Today's NYT carries a story by Steven Weisman on the IMF and its search for a new mission for itself. There is nothing new in it, but the opening paragraph is certainly eye-caching:
A decade ago, the International Monetary Fund helped to stabilize the world economy after markets collapsed in Latin America, Russia and Asia. Though critics often have rued its interventionism, the fund was widely hailed as a heroic guardian of the global financial system.
Well, I was around a decade ago, and I do not recall anyone (possibly other than someone on 19th Street) hailing the IMF as a heroic guardian of anything in the wake of the Asian financial crisis. Instead the debate was about whether the IMF got it just a little bit wrong (the IMF's own post-mortem evaluation) or a whole lot wrong. I don't imagine that Joe Stiglitz and Marty Feldstein see eye to eye on many things, but both thought (along with many others) that the IMF's policies in East Asia had been grossly inappropriate.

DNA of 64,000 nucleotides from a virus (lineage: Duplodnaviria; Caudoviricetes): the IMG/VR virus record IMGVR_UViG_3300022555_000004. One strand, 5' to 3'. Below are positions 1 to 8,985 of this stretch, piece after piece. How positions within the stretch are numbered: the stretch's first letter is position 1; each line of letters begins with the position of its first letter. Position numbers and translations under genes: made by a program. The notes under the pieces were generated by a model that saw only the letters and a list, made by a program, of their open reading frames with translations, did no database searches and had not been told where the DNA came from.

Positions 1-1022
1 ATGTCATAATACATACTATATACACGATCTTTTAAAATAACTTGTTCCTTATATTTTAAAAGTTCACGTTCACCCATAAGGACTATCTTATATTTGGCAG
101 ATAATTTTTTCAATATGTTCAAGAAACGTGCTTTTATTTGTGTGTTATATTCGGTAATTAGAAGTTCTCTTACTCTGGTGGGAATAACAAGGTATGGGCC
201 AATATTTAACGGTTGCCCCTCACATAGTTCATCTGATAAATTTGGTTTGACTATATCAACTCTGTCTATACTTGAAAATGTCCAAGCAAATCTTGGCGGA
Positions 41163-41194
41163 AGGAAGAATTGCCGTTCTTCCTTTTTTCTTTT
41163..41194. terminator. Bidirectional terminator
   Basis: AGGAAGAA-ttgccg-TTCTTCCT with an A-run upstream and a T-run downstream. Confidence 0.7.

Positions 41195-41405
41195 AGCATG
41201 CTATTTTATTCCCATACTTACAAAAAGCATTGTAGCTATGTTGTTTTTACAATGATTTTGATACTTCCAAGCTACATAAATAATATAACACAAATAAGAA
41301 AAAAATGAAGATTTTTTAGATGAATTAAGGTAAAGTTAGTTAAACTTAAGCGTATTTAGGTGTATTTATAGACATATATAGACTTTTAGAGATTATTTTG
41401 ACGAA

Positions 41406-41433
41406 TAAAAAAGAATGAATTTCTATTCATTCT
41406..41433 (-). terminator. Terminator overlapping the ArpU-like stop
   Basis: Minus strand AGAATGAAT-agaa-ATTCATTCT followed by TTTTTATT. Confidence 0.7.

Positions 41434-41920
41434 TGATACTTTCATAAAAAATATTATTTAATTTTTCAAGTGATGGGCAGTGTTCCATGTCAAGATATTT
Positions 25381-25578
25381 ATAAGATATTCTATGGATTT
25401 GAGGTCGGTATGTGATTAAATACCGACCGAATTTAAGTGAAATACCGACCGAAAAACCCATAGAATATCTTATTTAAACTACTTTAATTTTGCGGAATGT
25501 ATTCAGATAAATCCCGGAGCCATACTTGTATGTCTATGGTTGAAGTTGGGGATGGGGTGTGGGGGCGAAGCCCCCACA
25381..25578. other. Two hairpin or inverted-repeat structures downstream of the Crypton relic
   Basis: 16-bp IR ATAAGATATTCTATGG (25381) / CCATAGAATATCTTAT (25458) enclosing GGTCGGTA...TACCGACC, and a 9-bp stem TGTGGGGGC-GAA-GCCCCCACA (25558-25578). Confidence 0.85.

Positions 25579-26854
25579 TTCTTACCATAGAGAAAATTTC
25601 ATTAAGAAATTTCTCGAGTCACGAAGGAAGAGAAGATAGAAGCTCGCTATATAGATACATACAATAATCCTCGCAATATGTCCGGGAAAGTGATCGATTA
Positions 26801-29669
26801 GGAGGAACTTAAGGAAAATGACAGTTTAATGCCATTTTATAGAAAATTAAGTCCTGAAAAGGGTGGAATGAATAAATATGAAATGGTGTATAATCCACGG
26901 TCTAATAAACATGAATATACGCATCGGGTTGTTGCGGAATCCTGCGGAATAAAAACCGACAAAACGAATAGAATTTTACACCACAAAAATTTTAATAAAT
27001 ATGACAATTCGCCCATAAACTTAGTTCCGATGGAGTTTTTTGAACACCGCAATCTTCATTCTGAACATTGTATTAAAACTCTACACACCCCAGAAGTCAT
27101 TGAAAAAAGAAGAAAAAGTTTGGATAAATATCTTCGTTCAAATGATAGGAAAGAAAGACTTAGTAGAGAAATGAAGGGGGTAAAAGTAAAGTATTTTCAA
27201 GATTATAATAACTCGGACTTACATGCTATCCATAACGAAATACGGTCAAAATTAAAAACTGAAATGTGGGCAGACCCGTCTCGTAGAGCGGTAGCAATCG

But there is a serious question now of what the IMF's future role ought to be. What do you think?